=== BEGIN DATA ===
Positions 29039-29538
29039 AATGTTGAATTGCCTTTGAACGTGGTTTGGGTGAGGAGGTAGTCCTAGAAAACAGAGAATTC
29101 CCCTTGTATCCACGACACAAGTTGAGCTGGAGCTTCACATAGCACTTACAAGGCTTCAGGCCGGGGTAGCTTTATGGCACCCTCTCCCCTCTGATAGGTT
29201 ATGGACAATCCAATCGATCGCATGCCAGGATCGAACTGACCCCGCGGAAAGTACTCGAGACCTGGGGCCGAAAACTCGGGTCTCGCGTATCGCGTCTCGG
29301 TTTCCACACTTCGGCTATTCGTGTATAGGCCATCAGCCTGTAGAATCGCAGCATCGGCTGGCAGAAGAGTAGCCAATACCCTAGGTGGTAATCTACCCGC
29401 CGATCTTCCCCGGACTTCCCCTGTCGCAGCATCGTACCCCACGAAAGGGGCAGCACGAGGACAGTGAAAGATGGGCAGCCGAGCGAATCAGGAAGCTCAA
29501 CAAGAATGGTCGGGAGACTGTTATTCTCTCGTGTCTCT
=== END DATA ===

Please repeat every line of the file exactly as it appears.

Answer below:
Positions 29039-29538
29039 AATGTTGAATTGCCTTTGAACGTGGTTTGGGTGAGGAGGTAGTCCTAGAAAACAGAGAATTC
29101 CCCTTGTATCCACGACACAAGTTGAGCTGGAGCTTCACATAGCACTTACAAGGCTTCAGGCCGGGGTAGCTTTATGGCACCCTCTCCCCTCTGATAGGTT
29201 ATGGACAATCCAATCGATCGCATGCCAGGATCGAACTGACCCCGCGGAAAGTACTCGAGACCTGGGGCCGAAAACTCGGGTCTCGCGTATCGCGTCTCGG
29301 TTTCCACACTTCGGCTATTCGTGTATAGGCCATCAGCCTGTAGAATCGCAGCATCGGCTGGCAGAAGAGTAGCCAATACCCTAGGTGGTAATCTACCCGC
29401 CGATCTTCCCCGGACTTCCCCTGTCGCAGCATCGTACCCCACGAAAGGGGCAGCACGAGGACAGTGAAAGATGGGCAGCCGAGCGAATCAGGAAGCTCAA
29501 CAAGAATGGTCGGGAGACTGTTATTCTCTCGTGTCTCT